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Mexican Carne Seca

In our quest to make dry curing more approachable 2 words came to mind, Carne Seca. This Mexican dry cured meat is an absolute must for anyone who wants to start their journey in the wide world of dry curing meats. It’s easy, incredibly delicious, and the best part is that it’s also fast. This can be made in just under 1 day.

Let’s break this dry cured meat down into it’s simplest forms.

Preparing the Meat

Choosing the right cut of meat is extremely important when making Mexican Carne Seca. I would recommend using top round, eye of round, or bottom round as they are great lean cuts to use and are very flavorful. What ever cut you choose, just make sure it’s on the leaner side.

While we are on the topic of meat preparation I do want to add that you can change the protein in this recipe to use game meat (buffalo, venison, elk), duck, goose, and even pork. Just follow the recipe below and it should turn out great!

You’ll want to trim your meat of any fat, silver skin, and basically anything that’s not just meat. For carne seca we are looking for very lean. Once your meat has bee clean up it’s time to slice.

When it comes to slicing the meat you are going to want to slice your meat against the grain and VERY thin. I’m talking 2mm – 3mm (1/8 inch) thin. Having a razor sharp knife and keeping your meat partially frozen really helps during this step. If you are in the mood for adding some hardware to your kitchen operation a small/semi commercial meat slicer is perfect for this job. I like this unit from Beswood. It’s a 10 inch slicer that’s moderately priced and perfect for the hobbyist. This slicer has a strong enough motor to cut through semi frozen meats and will tackle any and all dry cured meats that you throw at it.

Curing the Meat

What I really love about making carne seca is the simplicity of it. It’s just meat and salt. Of course you can get wild if you want to make your very own signature version of this Mexican dry cured meat (cumin, oregano, chipotle powder), but most often it’s only meat and salt.

Salt does several things in this recipe. The first and most important function of salt in this recipe is to help draw out moisture and prepare the meat for drying. The second is flavor. Salt really helps bring out those beefy notes.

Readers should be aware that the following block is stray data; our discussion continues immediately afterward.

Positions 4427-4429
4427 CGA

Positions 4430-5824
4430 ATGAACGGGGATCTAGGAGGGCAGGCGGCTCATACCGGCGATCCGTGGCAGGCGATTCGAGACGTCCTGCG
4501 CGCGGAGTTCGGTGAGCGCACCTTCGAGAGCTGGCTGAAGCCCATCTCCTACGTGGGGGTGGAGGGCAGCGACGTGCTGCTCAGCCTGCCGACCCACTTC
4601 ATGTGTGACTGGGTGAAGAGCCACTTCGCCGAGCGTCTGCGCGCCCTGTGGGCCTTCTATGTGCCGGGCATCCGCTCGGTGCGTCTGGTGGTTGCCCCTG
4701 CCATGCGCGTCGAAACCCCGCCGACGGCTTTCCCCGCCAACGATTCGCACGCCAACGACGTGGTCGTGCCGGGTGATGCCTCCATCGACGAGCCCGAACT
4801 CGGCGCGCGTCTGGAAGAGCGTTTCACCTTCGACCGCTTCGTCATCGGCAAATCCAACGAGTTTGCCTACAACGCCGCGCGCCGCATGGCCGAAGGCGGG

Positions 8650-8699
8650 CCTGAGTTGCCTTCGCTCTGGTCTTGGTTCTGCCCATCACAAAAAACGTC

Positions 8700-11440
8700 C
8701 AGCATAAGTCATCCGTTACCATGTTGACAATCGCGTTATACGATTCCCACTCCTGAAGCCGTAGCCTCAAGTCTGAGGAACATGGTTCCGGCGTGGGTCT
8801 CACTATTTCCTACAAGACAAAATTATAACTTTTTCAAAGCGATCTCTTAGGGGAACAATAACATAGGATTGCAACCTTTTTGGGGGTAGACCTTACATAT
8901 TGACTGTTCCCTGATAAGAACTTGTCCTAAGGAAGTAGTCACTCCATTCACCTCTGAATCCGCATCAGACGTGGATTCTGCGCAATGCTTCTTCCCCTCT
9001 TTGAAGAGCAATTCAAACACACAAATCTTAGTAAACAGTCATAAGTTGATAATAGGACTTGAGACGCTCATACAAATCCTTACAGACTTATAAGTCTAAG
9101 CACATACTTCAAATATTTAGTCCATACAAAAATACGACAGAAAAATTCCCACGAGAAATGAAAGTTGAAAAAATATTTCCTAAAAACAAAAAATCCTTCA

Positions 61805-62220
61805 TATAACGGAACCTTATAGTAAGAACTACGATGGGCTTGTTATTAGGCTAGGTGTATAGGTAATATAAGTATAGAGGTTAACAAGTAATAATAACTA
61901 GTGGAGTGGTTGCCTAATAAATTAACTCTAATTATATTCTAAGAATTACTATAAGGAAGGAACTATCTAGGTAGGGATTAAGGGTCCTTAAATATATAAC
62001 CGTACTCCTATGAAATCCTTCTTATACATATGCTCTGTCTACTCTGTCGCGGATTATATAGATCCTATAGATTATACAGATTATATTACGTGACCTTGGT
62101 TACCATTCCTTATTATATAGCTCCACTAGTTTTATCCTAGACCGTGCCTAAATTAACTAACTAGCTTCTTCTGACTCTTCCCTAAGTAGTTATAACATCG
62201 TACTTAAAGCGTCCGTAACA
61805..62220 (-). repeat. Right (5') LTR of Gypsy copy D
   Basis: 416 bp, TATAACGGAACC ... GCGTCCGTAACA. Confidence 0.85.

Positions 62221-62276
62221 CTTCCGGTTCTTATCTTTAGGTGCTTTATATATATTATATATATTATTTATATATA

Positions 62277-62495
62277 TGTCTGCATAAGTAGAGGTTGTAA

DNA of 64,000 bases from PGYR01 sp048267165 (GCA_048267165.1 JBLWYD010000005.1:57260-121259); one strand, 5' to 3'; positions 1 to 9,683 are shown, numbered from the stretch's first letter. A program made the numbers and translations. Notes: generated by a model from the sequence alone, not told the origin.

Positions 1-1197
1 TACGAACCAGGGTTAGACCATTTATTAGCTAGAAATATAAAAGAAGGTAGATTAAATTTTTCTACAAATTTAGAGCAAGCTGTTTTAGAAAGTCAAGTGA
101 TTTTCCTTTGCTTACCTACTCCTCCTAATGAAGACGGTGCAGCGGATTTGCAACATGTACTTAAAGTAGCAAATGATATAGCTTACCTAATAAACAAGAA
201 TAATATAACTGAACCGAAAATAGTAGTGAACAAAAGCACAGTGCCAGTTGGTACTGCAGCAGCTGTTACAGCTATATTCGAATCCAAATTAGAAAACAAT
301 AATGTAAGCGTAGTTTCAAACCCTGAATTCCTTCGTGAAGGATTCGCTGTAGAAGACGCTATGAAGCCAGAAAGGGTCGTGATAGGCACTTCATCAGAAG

Drying the meat

There’s no right or wrong answer when it comes to drying your meat for carne seca. My grandfather (in Monterrey, MX) would simply hand his salt cured meat on clothes lines, protected with a mosquito netting. This was all done on the roof of his inner city home in the hot, dry Mexican weather.

This method of drying (while being the cheapest option) can be a bit tricky depending on where you live. You might have to take it in at night to keep the high humidity of the evening and morning from rehydrating your meat as it hangs. Also, I would suggest half way through the drying process to remove the partially dried meat from the clothes lines and flip it over so that the underside of the meat can dry evenly.

Another way to dry your meat (as I demonstrate in my video) is to use a biltong box. This box is a simple construction that draws fresh air in from the bottom, where a light heats up that air and vents it out towards the top of the box. This design allows whatever is in the box to slowly dry. I’ve used my biltong box to make biltong (obviously), carne seca, lap cheung, droëwors, and various other forms of charcuterie.

One thing you need to know about using a biltong box to make carne seca is that you will be greatly limited on space. I can only dry about 1.5 pounds of raw meat in mine, so for me it’s not a very convenient option which brings me to a third more convenient option for making this Mexican meat treasure.

A dehydrator. This method is a lot more efficient, as dehydrators are able to heat at low temperatures with a constant fan blowing against the food. This allows you to dry the meat in a more precisely controlled environment which tends to produce a better product. I also like that the meat lays flat on the trays which ensures that the meat dries evenly.